A police force has been fiercely criticised for failing to treat the bullying and harassment of a disabled man as a potential disability hate crime.
Kial Cottingham, 19, was this week sentenced by magistrates to 16 weeks in a young offenders institution, after pleading guilty to harassing David Askew, from Hattersley, on the edge of Manchester.
Askew, who had learning difficulties, collapsed and died in March soon after police received reports that youths had again been harassing him outside his home. Tests revealed he died from natural causes, due to a heart condition and undiagnosed cancer.
Cottingham admitted harassing him for more than six weeks, although Askew and his family – his mother is a wheelchair-user and his brother also has learning difficulties – had faced hostility, threats and abuse from local youths for 17 years.
Askew’s mother Rose said: “He had been put through hell over the years. It was not just one incident – it went on for years. Sometimes he would cry and ask me if I could move people out of our garden because they would call him very hurtful names.”
Greater Manchester Police (GMP) said Askew and his family “had been subjected to prolonged anti-social behaviour and harassment for a number of years before his death” and that Askew “had severe learning difficulties and because of this he was a regular target for youths”.
Despite this, GMP admitted to Disability News Service that they failed to investigate the incident as a possible disability hate crime.
So although the Crown Prosecution Service (CPS) later “flagged” the case as a potential disability hate crime, the police did not have the evidence to prove Cottingham’s harassment was motivated by hostility or prejudice.
If they had done so, the CPS could have brought this to the attention of the magistrates, who would have had to increase his sentence.
A CPS spokesman refused to comment on “what the police may nor may not have done”, but he said the crown prosecutor did provide details of Askew’s “vulnerable situation”, which magistrates took into account in sentencing.
Two years ago, the then head of the CPS, Sir Ken MacDonald QC, was deeply critical of his organisation’s tendency to describe disabled victims of hate crime as “vulnerable”.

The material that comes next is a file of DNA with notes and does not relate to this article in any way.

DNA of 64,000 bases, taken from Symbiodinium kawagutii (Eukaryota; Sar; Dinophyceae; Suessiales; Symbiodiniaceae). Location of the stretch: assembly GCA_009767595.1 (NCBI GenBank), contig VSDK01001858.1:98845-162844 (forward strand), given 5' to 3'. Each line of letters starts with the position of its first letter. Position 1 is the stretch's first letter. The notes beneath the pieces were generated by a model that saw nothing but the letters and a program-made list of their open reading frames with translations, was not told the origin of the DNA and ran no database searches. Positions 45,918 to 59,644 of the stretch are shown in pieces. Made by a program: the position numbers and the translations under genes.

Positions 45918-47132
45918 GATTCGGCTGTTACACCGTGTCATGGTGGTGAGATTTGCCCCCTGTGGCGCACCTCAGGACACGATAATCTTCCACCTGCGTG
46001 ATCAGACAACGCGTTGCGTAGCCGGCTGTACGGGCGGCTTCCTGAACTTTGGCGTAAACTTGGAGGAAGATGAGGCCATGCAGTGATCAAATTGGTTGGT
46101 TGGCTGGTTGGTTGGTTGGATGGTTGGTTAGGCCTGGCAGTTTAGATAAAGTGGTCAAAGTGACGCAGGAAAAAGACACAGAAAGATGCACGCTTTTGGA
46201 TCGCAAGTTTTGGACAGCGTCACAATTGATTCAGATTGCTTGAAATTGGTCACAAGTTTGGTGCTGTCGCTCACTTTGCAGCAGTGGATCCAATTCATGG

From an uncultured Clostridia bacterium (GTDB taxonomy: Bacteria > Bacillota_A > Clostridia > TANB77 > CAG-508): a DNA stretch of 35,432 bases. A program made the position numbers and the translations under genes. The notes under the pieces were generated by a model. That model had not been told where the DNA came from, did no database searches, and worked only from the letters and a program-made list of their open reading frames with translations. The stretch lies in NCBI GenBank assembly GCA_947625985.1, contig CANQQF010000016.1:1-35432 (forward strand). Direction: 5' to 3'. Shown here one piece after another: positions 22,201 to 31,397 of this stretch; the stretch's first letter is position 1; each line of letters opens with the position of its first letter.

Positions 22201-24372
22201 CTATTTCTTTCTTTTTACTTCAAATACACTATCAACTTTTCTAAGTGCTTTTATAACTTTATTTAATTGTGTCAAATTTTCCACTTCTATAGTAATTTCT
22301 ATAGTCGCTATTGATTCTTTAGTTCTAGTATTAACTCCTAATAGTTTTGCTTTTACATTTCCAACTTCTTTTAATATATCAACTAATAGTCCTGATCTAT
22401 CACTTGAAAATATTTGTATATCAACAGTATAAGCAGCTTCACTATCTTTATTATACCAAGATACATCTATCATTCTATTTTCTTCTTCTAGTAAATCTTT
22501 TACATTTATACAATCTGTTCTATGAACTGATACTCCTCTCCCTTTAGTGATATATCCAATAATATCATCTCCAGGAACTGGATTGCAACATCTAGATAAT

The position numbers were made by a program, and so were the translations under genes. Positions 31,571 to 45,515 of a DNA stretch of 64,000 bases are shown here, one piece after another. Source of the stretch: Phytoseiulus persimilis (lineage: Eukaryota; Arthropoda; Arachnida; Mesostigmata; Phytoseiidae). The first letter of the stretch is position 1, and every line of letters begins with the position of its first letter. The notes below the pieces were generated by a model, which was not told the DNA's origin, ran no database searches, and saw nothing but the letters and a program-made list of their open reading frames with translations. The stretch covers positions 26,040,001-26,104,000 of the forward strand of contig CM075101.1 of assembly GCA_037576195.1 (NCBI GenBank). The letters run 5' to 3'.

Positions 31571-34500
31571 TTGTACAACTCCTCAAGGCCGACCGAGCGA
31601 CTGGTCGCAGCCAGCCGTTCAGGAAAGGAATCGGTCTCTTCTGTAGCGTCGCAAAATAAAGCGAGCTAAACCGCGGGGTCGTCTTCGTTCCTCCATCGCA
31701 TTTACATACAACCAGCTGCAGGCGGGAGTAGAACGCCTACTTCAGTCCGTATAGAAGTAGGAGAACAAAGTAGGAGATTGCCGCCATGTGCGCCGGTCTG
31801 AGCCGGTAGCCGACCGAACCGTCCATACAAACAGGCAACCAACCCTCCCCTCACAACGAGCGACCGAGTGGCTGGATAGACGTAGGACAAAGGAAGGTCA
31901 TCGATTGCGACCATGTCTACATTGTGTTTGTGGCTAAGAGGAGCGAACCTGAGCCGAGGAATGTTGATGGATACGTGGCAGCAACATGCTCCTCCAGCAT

He said in 2008 that this use of the “vulnerable” label meant “we are one step away from making the assumption that disabled people should expect to be attacked because of who they are”.
Stephen Brookes, coordinator of the Disability Hate Crime Network, said he was “deeply saddened” by the failure of GMP when “other police forces through the country seem to be doing far more” in taking disability hate crime seriously.
But he said he was also “deeply disappointed” by the failure of the CPS to ask the police to produce the necessary evidence to prove that Askew was the victim of disability hate crime.
Mark Shrimpton, deputy chief executive of RADAR, said: “RADAR understand that Greater Manchester Police did not recognise the David Askew case as one motivated by disability hate.
“We find that astonishing and, if true, a fundamental error on the part of the police. Disabled people experiencing hate crime clearly continue to be let down by the criminal justice system.”
The Independent Police Complaints Commission (IPCC) is looking at how GMP handled the crimes experienced by the Askew family.
A GMP spokesman said: “We have had contact with the Askew family for several years, with several different generations of offenders who have been after this family.”
He said the IPCC would be asking whether the force did enough to “save” the family and whether David Askew’s death could have been prevented by “further police action”.